Borders is having this 30% off DVD/CD clearance sale, and me being the savvy shopper I am couldn’t resist when I was there last Saturday. After quickly scooping up the 3-Disc Criterion Collection set of Terry Gilliam’s Brazil for under $40 I went over to the “Soundtracks” section and looked for the magical red stickers that indicated instant savings.
I ended up buying three scores for around $10 a pop, two films and one video game: Michael Giacchino’s Speed Racer, James Newton Howard’s Oscar-nominated Michael Clayton, and the score for the XBox360 game Mass Effect. Disclaimer right now, of the three scores, I’ve actually only ever seen Michael Clayton, and I don’t even own a XBox360 (or a PS3 for that matter…or a Blu-Ray player, being a poor grad student sucks some days). So here are some impressions after listening to these scores off and on this past week.
So I’ll just say this, I think Michael Giacchino is one of the best young composers working in Hollywood today. Between his work on The Incredibles, Ratatouille, and Lost, the man has shown a wide range of skills and ability. And if there is a knock against his Speed Racer score its that it sounds like all three of those scores thrown into a blender set to puree. I hear bits and pieces of his previous work, but really, I don’t care! As long as I’m hearing Michael Giacchino and not Danny Elfman or John Williams or Jerry Goldsmith, I’m pretty content with a composer stealing from himself. Hell, Beethoven did it, Mozart did it, Mahler did without even hiding it! And if it’s good enough for them, it’s good enough for Hollywood.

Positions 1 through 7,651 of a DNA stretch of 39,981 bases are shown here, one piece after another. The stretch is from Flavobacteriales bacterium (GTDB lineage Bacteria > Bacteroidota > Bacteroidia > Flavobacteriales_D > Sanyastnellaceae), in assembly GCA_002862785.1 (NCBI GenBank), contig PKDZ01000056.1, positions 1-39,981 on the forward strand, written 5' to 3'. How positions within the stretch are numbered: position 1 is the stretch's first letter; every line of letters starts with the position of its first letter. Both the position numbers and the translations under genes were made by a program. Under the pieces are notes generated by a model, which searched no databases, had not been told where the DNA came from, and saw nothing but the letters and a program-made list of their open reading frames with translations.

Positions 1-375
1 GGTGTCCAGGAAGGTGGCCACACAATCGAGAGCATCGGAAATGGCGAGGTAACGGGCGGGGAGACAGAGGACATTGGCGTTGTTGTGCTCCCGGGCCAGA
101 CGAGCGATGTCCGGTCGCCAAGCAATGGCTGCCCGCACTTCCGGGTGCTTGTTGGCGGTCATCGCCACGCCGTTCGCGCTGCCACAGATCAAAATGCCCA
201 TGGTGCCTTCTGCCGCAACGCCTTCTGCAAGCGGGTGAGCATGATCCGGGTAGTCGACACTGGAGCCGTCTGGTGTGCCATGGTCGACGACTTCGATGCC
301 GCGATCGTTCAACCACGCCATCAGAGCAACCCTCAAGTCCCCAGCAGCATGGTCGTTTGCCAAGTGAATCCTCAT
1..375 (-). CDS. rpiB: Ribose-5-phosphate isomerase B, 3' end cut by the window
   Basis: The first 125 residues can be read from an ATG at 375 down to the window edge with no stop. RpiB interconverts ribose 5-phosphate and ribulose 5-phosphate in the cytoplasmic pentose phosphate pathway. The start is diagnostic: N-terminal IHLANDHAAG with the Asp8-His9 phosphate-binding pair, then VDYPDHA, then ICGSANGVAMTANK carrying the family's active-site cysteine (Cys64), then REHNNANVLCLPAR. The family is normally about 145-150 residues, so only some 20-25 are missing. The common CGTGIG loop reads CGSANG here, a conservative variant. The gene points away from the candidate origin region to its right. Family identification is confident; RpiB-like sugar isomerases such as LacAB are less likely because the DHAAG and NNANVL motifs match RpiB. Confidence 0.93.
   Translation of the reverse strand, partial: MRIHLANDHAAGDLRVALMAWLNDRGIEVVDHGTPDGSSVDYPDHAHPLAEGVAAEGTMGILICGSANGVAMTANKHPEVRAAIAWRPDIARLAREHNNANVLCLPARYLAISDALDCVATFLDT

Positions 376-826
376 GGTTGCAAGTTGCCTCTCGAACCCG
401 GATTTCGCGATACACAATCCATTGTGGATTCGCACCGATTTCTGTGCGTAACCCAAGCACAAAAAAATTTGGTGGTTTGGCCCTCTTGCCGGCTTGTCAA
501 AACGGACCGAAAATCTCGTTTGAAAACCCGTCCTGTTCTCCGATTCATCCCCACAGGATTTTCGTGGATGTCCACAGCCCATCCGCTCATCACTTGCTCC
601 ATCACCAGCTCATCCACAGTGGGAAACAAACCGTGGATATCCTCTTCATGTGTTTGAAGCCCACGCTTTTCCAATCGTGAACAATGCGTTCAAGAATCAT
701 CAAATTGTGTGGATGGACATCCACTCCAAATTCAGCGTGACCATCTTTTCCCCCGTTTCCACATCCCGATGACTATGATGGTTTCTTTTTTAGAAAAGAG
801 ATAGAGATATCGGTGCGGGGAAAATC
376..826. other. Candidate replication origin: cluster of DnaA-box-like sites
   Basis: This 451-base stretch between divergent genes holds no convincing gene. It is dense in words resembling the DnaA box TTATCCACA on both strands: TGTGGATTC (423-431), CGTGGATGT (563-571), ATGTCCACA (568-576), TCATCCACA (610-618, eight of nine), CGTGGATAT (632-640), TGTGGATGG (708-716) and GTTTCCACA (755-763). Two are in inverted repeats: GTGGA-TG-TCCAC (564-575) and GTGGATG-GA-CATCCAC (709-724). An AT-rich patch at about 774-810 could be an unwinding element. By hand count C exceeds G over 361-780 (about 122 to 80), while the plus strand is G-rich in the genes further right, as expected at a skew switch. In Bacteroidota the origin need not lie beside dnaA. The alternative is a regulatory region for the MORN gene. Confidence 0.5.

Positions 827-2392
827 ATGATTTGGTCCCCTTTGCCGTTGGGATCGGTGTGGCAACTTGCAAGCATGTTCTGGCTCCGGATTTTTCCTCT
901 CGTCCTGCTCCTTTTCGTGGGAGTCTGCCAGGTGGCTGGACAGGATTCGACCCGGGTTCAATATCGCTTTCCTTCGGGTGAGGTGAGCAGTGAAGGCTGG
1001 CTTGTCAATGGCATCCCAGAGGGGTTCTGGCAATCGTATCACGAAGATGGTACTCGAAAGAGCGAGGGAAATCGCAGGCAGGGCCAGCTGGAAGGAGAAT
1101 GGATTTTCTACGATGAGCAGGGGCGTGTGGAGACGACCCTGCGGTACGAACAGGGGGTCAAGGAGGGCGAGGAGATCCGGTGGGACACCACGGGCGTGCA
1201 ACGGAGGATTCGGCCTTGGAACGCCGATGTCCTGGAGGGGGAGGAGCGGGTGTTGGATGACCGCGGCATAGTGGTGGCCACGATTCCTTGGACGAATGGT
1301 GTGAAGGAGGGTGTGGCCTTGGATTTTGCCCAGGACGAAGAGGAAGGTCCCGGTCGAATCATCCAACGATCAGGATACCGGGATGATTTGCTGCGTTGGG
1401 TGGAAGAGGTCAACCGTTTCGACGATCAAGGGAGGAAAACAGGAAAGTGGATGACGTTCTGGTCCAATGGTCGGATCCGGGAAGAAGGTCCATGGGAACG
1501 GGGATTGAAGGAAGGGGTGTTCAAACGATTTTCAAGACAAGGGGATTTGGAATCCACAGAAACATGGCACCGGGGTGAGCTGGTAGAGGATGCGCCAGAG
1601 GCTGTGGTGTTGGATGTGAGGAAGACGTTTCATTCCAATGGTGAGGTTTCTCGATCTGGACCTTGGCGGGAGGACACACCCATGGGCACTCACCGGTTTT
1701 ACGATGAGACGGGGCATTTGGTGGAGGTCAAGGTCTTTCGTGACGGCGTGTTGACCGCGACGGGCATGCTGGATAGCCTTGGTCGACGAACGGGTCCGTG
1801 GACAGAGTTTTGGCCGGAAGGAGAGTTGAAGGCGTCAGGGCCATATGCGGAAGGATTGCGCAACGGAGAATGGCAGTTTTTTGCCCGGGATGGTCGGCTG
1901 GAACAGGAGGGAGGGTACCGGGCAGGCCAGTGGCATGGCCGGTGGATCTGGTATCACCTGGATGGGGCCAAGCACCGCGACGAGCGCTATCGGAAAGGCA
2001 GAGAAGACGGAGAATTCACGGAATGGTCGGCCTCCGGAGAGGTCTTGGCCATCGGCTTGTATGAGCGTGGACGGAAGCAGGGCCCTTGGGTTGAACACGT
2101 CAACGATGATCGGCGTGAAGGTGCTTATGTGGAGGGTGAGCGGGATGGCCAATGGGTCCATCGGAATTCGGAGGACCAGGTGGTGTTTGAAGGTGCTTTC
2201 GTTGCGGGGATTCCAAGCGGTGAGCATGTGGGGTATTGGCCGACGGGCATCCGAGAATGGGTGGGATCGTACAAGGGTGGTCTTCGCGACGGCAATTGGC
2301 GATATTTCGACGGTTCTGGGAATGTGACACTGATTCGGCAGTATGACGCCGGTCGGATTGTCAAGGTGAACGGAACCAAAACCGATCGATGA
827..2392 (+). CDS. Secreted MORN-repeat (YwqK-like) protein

A lot of Giacchino’s work is hallmarked by his use of percussion, especially drumkit and mallets, giving his work a jazz/rock infused style, which is showcased in many cues on Speed Racer. I can only assume that these cuts (given the titles and what I figure is the film’s plot) are mostly used for the racing sequences. But he also shows his more tender side (which can be heard in many of Lost‘s death/reflection scenes) with cues like “Racing’s in Our Blood,” which almost rips off the “Life and Death” theme and music from Lost.
The last thing about the score is that, yes, he does incorporate the classic “Go Speed Racer Go!” theme song from the old cartoon. Somewhat akin to Michael Kamen’s usage of Beethoven Nine, Finlandia, and ‘When Johnny Comes Marching Home Again’ for the Die Hard films, or even the usage of ‘Brazil’ in Brazil (see how I tied that in!), he weaves it into a few of the cues. But Giacchino makes much more sparring use of the theme as opposed to Kamen’s more complete incorporation. All in all, if I had to give a rating, I would give it about a 8/10. Not ground breaking, but very enjoyable and listenable.
James Newton Howard’s Michael Clayton score is a harder nut for me to crack. I’m not really as that familiar with his work as I should be, outside of his collaboration with Hans Zimmer on the new Batman scores. Though after listening to Clayton (which comes in between the two Christopher Nolan helmed Batman films), I am starting to hear where the two composers start and stop on Batman Begins and The Dark Knight.